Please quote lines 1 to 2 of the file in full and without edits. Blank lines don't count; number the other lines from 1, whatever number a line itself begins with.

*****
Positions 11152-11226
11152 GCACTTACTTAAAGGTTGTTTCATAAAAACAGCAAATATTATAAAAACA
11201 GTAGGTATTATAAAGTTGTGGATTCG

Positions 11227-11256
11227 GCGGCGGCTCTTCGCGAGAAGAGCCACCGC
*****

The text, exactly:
Positions 11152-11226
11152 GCACTTACTTAAAGGTTGTTTCATAAAAACAGCAAATATTATAAAAACA